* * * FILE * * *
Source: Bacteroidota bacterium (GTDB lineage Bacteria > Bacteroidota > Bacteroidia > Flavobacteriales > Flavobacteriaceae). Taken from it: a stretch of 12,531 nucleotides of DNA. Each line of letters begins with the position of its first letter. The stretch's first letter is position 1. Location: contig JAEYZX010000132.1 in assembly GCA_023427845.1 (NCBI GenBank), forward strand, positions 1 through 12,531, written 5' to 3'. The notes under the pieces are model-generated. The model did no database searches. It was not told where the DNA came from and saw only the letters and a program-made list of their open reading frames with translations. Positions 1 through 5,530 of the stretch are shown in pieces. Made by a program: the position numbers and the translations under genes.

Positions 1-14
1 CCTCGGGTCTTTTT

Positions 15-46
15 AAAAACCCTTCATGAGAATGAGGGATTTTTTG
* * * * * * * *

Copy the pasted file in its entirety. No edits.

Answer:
Source: Bacteroidota bacterium (GTDB lineage Bacteria > Bacteroidota > Bacteroidia > Flavobacteriales > Flavobacteriaceae). Taken from it: a stretch of 12,531 nucleotides of DNA. Each line of letters begins with the position of its first letter. The stretch's first letter is position 1. Location: contig JAEYZX010000132.1 in assembly GCA_023427845.1 (NCBI GenBank), forward strand, positions 1 through 12,531, written 5' to 3'. The notes under the pieces are model-generated. The model did no database searches. It was not told where the DNA came from and saw only the letters and a program-made list of their open reading frames with translations. Positions 1 through 5,530 of the stretch are shown in pieces. Made by a program: the position numbers and the translations under genes.

Positions 1-14
1 CCTCGGGTCTTTTT

Positions 15-46
15 AAAAACCCTTCATGAGAATGAGGGATTTTTTG